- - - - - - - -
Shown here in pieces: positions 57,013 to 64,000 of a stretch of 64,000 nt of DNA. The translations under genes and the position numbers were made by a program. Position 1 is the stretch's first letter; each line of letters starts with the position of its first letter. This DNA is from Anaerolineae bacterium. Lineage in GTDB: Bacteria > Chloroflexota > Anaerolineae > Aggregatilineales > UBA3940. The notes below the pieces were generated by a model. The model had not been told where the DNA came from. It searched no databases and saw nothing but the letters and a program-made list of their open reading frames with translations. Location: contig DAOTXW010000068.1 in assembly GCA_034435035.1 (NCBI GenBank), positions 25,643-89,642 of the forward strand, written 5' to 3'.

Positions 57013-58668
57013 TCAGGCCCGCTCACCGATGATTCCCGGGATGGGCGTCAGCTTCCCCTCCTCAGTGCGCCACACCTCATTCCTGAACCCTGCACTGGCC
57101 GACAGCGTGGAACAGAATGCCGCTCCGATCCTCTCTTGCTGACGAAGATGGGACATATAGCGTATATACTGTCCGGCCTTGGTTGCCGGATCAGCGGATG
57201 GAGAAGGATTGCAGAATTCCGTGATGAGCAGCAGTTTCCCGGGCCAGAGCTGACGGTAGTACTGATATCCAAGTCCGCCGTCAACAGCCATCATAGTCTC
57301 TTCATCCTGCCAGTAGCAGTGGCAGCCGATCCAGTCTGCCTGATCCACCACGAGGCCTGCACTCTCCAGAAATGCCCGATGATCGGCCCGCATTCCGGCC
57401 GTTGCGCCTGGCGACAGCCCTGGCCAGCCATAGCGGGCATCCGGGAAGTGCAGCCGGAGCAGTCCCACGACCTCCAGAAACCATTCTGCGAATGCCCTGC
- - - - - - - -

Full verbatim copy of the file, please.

Shown here in pieces: positions 57,013 to 64,000 of a stretch of 64,000 nt of DNA. The translations under genes and the position numbers were made by a program. Position 1 is the stretch's first letter; each line of letters starts with the position of its first letter. This DNA is from Anaerolineae bacterium. Lineage in GTDB: Bacteria > Chloroflexota > Anaerolineae > Aggregatilineales > UBA3940. The notes below the pieces were generated by a model. The model had not been told where the DNA came from. It searched no databases and saw nothing but the letters and a program-made list of their open reading frames with translations. Location: contig DAOTXW010000068.1 in assembly GCA_034435035.1 (NCBI GenBank), positions 25,643-89,642 of the forward strand, written 5' to 3'.

Positions 57013-58668
57013 TCAGGCCCGCTCACCGATGATTCCCGGGATGGGCGTCAGCTTCCCCTCCTCAGTGCGCCACACCTCATTCCTGAACCCTGCACTGGCC
57101 GACAGCGTGGAACAGAATGCCGCTCCGATCCTCTCTTGCTGACGAAGATGGGACATATAGCGTATATACTGTCCGGCCTTGGTTGCCGGATCAGCGGATG
57201 GAGAAGGATTGCAGAATTCCGTGATGAGCAGCAGTTTCCCGGGCCAGAGCTGACGGTAGTACTGATATCCAAGTCCGCCGTCAACAGCCATCATAGTCTC
57301 TTCATCCTGCCAGTAGCAGTGGCAGCCGATCCAGTCTGCCTGATCCACCACGAGGCCTGCACTCTCCAGAAATGCCCGATGATCGGCCCGCATTCCGGCC
57401 GTTGCGCCTGGCGACAGCCCTGGCCAGCCATAGCGGGCATCCGGGAAGTGCAGCCGGAGCAGTCCCACGACCTCCAGAAACCATTCTGCGAATGCCCTGC